Friday, July 17, 2020

Destruction - Born to Thrash (2020)

Destruction's live offerings have been a series of diminishing returns for me. The first, Live Without Sense, was excellent, one of my favorite live albums of the 80s, and one that I probably listened through just as much as any of their studio outings, at least for a few years after it came out. Later recordings like Alive Devastation and The Curse of the Antichrist - Live in Agony were nothing to necessarily scoff at, but comparatively didn't excite me enough to keep on revisiting them when I was instead in the grips of so much other new metal, or couldn't really be pulled away from their 2001 opus The Antichrist which to me is still marvelous. Born to Thrash is a pretty humble 10-tracker from a band that could just as easily produce a 2-3 disc set, but the idea I think is to get back to basics and so we've got material that was recorded at a single gig, the Party San 2019 fest from their home country, where I'd like to fantasize thrash metal is like the morning newspaper, only several Germans I've spoken to say that instead it's all bad techno and probably know more about that than I do, but please refrain from screaming with your keyboard until this review is done.

The track list is pretty well distributed between oldies that everyone in the audience will love ("Total Desaster", "Curse the Gods", "Mad Butcher", etc), a couple of their early 21st Century hard hitters, namely "Nailed to the Cross" and "Thrash Till Death" from my fave mentioned above, and then they give you some more current material in "Born to Perish" and "Betrayal" from their most recent studio album, Born to Perish, which was pretty good. It's a crowd pleaser set with just a few reminders that 'Hey we still exist and hit the studio fairly often!'; and when you're in front of a huge festival crowd you're going to go for maximum impact, which I think these choices pull off for the most part. Now, maybe coming at this record as a fan of 35 years who owns all the band's studio CDs other than the embarrassing Neo-Destruction years, I could make an argument that if I'm expected to plunk down $10-15 for this that I'd appreciate a more elaborate package, maybe getting the chance to hear a few discs worth of their lesser known tracks in the live setting would heat me up a little more, but that's not going to spin the wheels of commerce for most potential buyers or ping the label's green light.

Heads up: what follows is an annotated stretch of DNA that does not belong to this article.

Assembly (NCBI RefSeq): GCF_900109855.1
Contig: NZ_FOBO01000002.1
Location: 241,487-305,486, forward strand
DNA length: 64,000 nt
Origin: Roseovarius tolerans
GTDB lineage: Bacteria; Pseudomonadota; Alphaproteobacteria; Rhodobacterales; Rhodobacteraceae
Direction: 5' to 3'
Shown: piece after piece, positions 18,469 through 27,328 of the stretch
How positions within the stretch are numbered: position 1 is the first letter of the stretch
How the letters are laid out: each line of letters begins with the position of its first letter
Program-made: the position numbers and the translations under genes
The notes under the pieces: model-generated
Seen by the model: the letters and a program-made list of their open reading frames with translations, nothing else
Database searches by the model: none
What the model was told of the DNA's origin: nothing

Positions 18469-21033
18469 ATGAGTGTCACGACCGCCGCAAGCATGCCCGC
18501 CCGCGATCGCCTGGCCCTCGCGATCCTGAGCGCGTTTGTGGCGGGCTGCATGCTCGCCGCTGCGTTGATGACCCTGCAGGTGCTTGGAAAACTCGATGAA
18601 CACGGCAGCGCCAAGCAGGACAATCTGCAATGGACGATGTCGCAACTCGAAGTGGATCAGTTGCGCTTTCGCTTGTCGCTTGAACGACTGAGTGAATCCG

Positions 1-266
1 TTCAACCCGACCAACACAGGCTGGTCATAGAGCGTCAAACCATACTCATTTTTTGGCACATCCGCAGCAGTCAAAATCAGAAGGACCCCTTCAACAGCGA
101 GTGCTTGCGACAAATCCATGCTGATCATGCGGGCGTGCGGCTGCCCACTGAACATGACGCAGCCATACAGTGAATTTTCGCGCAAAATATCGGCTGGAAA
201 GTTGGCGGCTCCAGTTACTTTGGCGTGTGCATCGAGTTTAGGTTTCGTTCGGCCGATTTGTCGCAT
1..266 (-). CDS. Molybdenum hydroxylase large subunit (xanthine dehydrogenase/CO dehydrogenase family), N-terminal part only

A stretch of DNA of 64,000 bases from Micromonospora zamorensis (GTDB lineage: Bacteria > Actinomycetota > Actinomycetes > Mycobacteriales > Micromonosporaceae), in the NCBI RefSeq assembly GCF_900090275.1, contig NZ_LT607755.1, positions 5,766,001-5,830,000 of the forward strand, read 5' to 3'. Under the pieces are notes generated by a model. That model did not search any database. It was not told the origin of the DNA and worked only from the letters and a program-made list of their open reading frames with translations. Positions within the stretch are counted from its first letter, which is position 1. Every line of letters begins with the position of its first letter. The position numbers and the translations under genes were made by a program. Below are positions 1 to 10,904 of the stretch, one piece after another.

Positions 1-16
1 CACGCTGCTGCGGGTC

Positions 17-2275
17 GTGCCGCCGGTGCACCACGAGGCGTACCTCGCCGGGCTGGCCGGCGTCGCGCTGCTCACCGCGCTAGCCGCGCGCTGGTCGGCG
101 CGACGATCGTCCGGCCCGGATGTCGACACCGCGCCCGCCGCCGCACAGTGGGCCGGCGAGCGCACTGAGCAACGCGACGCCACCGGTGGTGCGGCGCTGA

This is the two-axe-attack Destruction with Mike and Damir delivering an appreciable crunch, and their dextrous playing and the spurious leads all sound pretty good, but perhaps not as beefy as I'd like, just a grade too low when sent up against the driving beats of skin veteran Randy Black. The bass thumps along well enough but I feel like it could also have come out in the mix just a little more for the perfect balance. Schmier's vocals still sound as uncouth and savage as he's always been known for, perhaps even a little wilder here than on some other performances I've heard, and that might or might not be the result of his aging pipes, but it still sounds like a thrash metal band ought ta be, and he has great stage presence even in audio-only form as he's introducing cuts like "Mad Butcher". The reverb and effects on his vocals are great, especially when he has to pitch out one of his screams, and they help it seem more psychotic and memorable. All in all, a very workmanlike, effortless set from guys that have been this so long that they should probably be able to juts plug amps into their veins and the songs would still play with no other instruments. It's a good live album, not trumping Live Without Sense, and not likely to draw me away from their studio work, but dependable.

Verdict: Win [7.5/10]

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